Epigenetic suppression of hippocampal calbindin-D28k by ΔFosB drives seizure-related cognitive deficits

Abstract

The calcium-binding protein calbindin-D28k is critical for hippocampal function and cognition1,2,3, but its expression is markedly decreased in various neurological disorders associated with epileptiform activity and seizures4,5,6,7. In Alzheimer's disease (AD) and epilepsy, both of which are accompanied by recurrent seizures8, the severity of cognitive deficits reflects the degree of calbindin reduction in the hippocampal dentate gyrus (DG)4,9,10. However, despite the importance of calbindin in both neuronal physiology and pathology, the regulatory mechanisms that control its expression in the hippocampus are poorly understood. Here we report an epigenetic mechanism through which seizures chronically suppress hippocampal calbindin expression and impair cognition. We demonstrate that ΔFosB, a highly stable transcription factor, is induced in the hippocampus in mouse models of AD and seizures, in which it binds and triggers histone deacetylation at the promoter of the calbindin gene (Calb1) and downregulates Calb1 transcription. Notably, increasing DG calbindin levels, either by direct virus-mediated expression or inhibition of ΔFosB signaling, improves spatial memory in a mouse model of AD. Moreover, levels of ΔFosB and calbindin expression are inversely related in the DG of individuals with temporal lobe epilepsy (TLE) or AD and correlate with performance on the Mini-Mental State Examination (MMSE). We propose that chronic suppression of calbindin by ΔFosB is one mechanism through which intermittent seizures drive persistent cognitive deficits in conditions accompanied by recurrent seizures.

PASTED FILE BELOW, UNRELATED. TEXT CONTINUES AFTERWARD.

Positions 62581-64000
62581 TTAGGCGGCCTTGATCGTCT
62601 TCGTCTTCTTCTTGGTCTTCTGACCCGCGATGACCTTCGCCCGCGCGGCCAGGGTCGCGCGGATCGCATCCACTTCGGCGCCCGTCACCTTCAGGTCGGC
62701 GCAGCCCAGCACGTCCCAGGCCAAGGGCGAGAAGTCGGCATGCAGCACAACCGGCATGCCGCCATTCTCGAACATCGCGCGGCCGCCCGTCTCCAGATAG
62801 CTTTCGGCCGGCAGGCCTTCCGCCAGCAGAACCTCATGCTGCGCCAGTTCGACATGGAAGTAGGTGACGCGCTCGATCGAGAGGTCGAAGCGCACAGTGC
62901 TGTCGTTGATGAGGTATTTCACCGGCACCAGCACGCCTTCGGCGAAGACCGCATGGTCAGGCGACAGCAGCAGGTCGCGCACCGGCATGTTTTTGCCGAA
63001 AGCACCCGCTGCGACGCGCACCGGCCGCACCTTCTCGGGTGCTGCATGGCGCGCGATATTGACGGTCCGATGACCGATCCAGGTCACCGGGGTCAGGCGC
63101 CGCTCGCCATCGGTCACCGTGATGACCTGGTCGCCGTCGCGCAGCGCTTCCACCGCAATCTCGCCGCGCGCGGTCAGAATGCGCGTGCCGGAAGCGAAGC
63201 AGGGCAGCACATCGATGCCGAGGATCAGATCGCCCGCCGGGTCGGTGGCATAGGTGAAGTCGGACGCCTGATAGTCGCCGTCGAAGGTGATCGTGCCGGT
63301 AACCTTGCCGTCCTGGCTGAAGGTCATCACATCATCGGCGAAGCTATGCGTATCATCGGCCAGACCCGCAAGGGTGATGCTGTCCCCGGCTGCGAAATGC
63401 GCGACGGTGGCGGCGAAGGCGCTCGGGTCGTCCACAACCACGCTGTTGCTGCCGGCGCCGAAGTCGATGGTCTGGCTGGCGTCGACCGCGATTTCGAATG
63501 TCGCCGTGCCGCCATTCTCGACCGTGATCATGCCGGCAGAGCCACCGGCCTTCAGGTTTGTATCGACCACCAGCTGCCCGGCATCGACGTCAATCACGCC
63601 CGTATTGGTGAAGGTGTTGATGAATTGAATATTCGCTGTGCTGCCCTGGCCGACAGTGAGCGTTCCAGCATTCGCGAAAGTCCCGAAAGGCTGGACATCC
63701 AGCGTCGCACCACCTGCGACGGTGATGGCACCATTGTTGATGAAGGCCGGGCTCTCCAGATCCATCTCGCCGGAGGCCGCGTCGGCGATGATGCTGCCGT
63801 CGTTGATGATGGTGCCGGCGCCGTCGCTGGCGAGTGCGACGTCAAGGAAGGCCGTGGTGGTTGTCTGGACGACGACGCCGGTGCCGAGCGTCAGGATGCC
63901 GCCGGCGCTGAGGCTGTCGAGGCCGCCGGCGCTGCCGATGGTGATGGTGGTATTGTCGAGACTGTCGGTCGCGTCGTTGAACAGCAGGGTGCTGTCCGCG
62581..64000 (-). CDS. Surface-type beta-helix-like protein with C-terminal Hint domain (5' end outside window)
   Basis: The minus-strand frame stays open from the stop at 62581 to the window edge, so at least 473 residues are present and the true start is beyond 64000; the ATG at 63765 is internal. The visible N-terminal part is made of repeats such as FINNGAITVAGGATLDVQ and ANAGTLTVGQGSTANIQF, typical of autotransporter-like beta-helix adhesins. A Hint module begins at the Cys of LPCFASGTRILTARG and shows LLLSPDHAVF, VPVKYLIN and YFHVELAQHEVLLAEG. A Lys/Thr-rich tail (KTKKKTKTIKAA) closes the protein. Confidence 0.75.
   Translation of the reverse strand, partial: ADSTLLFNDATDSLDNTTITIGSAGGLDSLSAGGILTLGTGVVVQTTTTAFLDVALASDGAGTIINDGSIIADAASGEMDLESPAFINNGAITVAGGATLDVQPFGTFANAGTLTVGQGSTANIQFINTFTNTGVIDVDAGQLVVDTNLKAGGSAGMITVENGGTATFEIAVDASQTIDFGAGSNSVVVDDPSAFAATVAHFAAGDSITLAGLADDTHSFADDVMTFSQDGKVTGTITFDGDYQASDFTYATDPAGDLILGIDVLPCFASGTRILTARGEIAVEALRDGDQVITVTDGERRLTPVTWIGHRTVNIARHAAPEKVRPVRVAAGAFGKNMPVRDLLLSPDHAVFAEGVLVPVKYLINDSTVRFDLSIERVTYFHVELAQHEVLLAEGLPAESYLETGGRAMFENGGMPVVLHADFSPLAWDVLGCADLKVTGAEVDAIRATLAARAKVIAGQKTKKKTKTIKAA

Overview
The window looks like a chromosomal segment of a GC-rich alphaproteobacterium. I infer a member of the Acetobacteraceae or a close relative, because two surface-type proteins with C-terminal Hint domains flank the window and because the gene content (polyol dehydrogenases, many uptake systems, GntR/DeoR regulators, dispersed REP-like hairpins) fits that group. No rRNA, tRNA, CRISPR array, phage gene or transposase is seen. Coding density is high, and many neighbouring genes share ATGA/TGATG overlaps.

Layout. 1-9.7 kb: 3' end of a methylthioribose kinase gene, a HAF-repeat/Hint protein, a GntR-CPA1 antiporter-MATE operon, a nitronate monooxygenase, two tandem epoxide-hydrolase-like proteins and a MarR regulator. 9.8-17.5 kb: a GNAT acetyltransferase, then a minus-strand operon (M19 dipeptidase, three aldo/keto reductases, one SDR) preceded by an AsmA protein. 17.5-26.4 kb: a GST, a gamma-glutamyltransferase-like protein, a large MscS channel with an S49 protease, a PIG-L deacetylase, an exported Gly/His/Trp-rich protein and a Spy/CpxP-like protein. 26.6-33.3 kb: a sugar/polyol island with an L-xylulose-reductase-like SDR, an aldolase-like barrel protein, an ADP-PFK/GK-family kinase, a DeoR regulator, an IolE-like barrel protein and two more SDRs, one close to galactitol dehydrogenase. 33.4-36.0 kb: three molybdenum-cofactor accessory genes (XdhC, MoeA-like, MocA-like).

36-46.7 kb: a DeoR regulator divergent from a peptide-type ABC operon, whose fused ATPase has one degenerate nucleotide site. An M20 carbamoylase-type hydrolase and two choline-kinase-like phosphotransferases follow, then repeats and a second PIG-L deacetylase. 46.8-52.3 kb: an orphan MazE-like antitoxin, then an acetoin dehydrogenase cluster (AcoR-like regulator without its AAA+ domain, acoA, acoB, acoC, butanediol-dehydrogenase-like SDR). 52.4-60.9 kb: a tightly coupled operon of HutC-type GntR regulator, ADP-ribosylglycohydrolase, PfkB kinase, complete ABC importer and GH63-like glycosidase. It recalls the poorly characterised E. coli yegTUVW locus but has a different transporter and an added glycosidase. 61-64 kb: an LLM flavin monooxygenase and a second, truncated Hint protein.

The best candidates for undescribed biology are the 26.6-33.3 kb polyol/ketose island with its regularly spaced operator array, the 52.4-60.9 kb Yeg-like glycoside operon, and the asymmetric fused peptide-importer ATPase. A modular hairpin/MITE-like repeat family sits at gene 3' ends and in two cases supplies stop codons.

Access options

Rent or Buy article

Get time limited or full article access on ReadCube.

from$8.99

All prices are NET prices.

Figure 1: Epigenetic regulation of Calb1 in the hippocampus of APP and pilocarpine-treated mice.
Figure 2: ΔFosB mediates transcriptional repression of Calb1 expression and causes spatial memory deficits.
Figure 3: Both blockade of ΔFosB signaling and direct rescue of calbindin expression ameliorate spatial memory deficits in APP mice.
Figure 4: Increased hippocampal ΔFosB expression corresponds with decreased calbindin expression in human individuals diagnosed with MCI, AD, or TLE.

References

  1. 1

    Westerink, R.H., Beekwilder, J.P. & Wadman, W.J. Differential alterations of synaptic plasticity in dentate gyrus and CA1 hippocampal area of calbindin-D28K knockout mice. Brain Res. 1450, 1–10 (2012).

    CAS  PubMed  Article  PubMed Central  Google Scholar 

  2. 2

    Molinari, S. et al. Deficits in memory and hippocampal long-term potentiation in mice with reduced calbindin D28K expression. Proc. Natl. Acad. Sci. USA 93, 8028–8033 (1996).